Upgrade paths

After I jotted down some quick thoughts last week on the disastrous way that Google Chrome rolled out a breaking change, others have posted more measured and incisive takes:

In fairness to Google, the Chrome team is receiving the brunt of the criticism because they were the first movers. Mozilla and Apple are on baord with making the same breaking change, but Google is taking the lead on this.

As I said in my piece, my issue was less to do with whether confirm(), prompt(), and alert() should be deprecated but more to do with how it was done, and the woeful lack of communication.

Thinking about it some more, I realised that what bothered me was the lack of an upgrade path. Considering that dialog is nowhere near ready for use, it seems awfully cart-before-horse-putting to first remove a feature and then figure out a replacement.

I was chatting to Amber recently and realised that there was a very different example of a feature being deprecated in web browsers…

We were talking about the KeyboardEvent.keycode property. Did you get the memo that it’s deprecated?

But fear not! You can use the KeyboardEvent.code property instead. It’s much nicer to use too. You don’t need to look up a table of numbers to figure out how to refer to a specific key on the keyboard—you use its actual value instead.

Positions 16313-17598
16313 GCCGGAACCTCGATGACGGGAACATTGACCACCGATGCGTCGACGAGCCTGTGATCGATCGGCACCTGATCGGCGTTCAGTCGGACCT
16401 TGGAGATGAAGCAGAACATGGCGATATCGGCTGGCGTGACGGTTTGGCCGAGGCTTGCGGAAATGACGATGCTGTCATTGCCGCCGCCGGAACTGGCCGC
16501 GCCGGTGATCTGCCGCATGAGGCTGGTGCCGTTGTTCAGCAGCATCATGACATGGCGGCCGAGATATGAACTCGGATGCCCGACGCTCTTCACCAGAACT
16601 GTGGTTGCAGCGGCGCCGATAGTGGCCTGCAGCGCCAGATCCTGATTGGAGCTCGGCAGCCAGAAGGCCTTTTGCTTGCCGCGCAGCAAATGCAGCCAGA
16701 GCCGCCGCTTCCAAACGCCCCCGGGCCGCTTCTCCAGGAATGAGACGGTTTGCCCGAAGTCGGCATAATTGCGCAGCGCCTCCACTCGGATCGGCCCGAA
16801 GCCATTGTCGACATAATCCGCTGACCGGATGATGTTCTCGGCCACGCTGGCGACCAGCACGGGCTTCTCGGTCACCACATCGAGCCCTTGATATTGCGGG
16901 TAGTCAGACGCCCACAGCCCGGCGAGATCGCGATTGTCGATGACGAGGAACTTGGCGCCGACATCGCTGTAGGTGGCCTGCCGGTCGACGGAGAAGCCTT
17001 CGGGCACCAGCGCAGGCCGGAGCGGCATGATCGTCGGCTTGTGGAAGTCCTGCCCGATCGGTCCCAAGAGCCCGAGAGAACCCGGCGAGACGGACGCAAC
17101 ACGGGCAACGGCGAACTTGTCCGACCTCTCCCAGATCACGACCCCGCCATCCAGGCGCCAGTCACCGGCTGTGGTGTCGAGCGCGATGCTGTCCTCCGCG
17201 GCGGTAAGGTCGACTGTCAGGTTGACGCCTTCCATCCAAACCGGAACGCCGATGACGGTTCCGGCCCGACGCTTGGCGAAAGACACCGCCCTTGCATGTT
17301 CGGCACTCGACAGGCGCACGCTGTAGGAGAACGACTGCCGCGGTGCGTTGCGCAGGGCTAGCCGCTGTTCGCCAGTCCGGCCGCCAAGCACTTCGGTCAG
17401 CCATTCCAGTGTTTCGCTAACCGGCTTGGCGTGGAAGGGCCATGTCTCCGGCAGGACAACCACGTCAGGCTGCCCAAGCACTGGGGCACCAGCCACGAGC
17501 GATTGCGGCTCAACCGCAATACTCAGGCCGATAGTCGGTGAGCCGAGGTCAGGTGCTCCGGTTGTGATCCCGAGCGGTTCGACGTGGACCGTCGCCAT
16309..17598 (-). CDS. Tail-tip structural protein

So the way that change was communicated was:

Hey, you really shouldn’t use the keycode property. Here’s a better alternative.

But with the more recently change, the communication was more like:

Hey, you really shouldn’t use confirm(), prompt(), or alert(). So go fuck yourself.

Have you published a response to this? :


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# Shared by Comandeer on Monday, August 16th, 2021 at 3:45pm

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Previously on this day

8 years ago I wrote August in America, day thirteen

San Diego, California.

10 years ago I wrote Re-tabulate

Combining responsive design with CSS table layout to rearrange the display of content and navigation.

10 years ago I wrote Re-flex

Putting content first by combining responsive design with the CSS3 flexible box layout module.

14 years ago I wrote Wireframework

Frameworks have their place… but that place probably isn’t on the Web.

15 years ago I wrote API changes

Heads up. Flickr and Del.icio.us have made some changes.

16 years ago I wrote Joe Clark in the flesh

Ryan Carson, one of the minds behind BD4D, has started putting on some pretty darn excellent one-day workshops in London. He’s already had Eric Meyer over for CSS training. Next week, Cal Henderson will be talking about the building of Flickr.

16 years ago I wrote Blogging from Word

In April 2004, Tim Bray wrote:

17 years ago I wrote A gaggle of geeks

This weekend, Brighton was the setting for Geekend 2: Electric Boogaloo.

18 years ago I wrote Swimming

Swimming is just like riding a bike: life-threateningly dangerous but good exercise.

19 years ago I wrote Betrayal

Take a look at the photo in this PR story from the White House.